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Keeping your hands clean and hygienic with hand sanitisers like Clinell

Updated on October 2, 2012

Using hand sanitisers effectively

Hand sanitiser is everywhere nowadays; not only is it found in purses and pockets, in kitchens, in washrooms and on people's desks, but it's also used on a daily basis in hospitals, nursing homes and restaurants. There is plenty of scientific evidence which supports claims that hand sanitiser is an effective method of killing germs; studies have shown that hand sanitisers can prevent those who use them from catching bugs which cause gastrointestinal infections and colds. Provided the hands are not visibly soiled, hand sanitisers are just as effective as standard hand washing with soap and water. However, before you throw away all of your bars of soap, it's important to understand how sanitiser works, as well as how it should be used. Firstly, sanitiser should not be given to very young children; if parents want to keep their child's hands clean, they should apply the sanitiser for them, or supervise the child while they do it themselves. This is because many sanitisers are scented, and young children could mistake a pleasant-smelling bottle for a toy or a treat, and end up eating it. Although this type of hygiene product is great for keeping grubby little hands free from germs, children need to be taught how to use it correctly. Hand sanitiser also needs to be used regularly, and at the right times. For instance, it should be used before you prepare or touch food or kitchen utensils, particularly if you intend to handle raw meat. One of the quickest ways to spread a bug is by touching table or counter surfaces, and the food on them, with dirty hands.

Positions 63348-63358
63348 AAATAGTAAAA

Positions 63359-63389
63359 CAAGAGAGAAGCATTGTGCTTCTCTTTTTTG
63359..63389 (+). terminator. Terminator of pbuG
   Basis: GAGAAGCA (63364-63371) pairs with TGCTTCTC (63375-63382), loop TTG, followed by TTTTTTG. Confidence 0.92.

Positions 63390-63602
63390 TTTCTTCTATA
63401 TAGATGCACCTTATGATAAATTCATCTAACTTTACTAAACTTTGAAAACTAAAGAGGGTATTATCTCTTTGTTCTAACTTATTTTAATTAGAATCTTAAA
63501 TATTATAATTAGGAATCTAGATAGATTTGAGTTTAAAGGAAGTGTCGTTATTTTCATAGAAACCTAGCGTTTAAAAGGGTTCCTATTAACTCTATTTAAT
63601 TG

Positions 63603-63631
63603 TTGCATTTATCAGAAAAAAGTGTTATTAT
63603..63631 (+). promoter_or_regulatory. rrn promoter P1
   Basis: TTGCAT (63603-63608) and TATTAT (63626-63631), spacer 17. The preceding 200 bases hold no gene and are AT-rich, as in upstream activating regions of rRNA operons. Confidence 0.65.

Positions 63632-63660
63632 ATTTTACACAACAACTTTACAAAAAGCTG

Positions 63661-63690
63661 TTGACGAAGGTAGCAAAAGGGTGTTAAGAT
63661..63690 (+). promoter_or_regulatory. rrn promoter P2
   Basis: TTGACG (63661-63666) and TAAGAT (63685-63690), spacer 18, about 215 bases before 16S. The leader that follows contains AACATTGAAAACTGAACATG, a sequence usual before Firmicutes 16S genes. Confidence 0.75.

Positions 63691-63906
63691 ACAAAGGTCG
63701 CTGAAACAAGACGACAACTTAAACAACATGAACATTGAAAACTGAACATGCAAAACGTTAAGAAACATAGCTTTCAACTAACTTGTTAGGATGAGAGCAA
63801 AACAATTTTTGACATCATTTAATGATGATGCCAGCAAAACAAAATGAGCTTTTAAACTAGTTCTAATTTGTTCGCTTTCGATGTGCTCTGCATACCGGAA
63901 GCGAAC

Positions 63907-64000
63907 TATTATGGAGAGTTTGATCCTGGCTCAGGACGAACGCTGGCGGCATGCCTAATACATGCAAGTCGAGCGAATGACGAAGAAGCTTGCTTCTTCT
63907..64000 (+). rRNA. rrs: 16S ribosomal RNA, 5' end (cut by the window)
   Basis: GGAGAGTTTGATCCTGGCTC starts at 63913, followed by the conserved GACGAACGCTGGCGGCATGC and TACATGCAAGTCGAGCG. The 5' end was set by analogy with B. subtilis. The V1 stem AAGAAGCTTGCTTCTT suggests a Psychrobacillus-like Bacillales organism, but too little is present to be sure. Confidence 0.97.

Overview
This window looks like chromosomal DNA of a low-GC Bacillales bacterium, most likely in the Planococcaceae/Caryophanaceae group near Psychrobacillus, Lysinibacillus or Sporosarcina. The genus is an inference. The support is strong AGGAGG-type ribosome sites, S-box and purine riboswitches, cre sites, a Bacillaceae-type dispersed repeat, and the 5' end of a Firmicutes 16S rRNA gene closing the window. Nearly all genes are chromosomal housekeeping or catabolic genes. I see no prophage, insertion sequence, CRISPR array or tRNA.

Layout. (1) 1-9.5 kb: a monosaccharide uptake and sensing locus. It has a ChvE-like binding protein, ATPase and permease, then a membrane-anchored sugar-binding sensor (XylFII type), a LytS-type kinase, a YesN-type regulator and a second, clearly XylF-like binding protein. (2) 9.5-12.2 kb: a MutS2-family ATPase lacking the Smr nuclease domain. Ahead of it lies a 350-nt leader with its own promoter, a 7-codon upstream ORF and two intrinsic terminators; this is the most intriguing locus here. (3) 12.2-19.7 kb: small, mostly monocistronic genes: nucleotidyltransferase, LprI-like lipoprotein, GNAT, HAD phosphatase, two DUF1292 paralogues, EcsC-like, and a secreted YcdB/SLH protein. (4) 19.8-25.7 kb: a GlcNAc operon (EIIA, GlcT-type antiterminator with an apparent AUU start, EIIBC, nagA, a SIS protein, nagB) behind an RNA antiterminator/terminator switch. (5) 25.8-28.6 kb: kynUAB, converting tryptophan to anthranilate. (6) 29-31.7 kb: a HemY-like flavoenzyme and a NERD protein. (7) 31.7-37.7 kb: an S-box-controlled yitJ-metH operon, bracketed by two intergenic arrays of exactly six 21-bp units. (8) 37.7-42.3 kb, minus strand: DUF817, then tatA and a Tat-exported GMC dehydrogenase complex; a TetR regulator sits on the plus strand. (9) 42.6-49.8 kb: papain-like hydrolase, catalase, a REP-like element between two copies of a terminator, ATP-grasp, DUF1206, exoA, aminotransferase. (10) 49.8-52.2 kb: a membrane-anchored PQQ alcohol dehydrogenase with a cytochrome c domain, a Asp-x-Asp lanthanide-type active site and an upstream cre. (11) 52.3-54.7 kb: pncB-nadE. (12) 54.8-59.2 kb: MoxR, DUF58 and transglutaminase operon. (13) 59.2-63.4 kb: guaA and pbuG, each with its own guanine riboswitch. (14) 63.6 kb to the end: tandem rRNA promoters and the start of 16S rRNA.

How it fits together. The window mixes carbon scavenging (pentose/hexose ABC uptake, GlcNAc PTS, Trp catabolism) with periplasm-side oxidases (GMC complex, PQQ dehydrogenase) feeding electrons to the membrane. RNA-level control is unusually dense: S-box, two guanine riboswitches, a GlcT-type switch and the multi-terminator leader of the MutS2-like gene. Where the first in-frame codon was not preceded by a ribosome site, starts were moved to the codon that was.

Safety with Clinell sanitisers

Choosing the right hand sanitiser is important; not all sanitiser products are strong enough to kill bacteria and viruses, and hand sanitiser is one item which you shouldn’t scrimp on. Read the label carefully, and make sure that it contains either anti-bacterial substances, or alcohol. It’s worth noting that many hand sanitisers, from brands such as Clinell, have replaced alcohol with alternative, effective ingredients, as alcohol can be quite drying. In order for sanitisers work effectively, they must be applied to the hands properly. This is relatively simple to do. Firstly, remove any rings on your fingers. Then, squeeze out a dollop of gel into your palm and rub your hands together. After this, use each hand to rub the back of the other, including the areas between your fingers. Don’t forget to rub the gel on your thumbs as well. It’s usually recommended that you do this for about twenty seconds, to ensure that the hand is entirely coated with the sanitiser. If you find that there’s a little gel left over on your hands, do not use a towel to rub this off; simply allow your hands to air dry for a minute or two. If you choose to apply a hand sanitiser which contains alcohol as one of its main ingredients, remember that it can dry out and potentially irritate your skin; to counteract this effect, apply a small amount of moisturiser after the sanitiser has absorbed into your hands.

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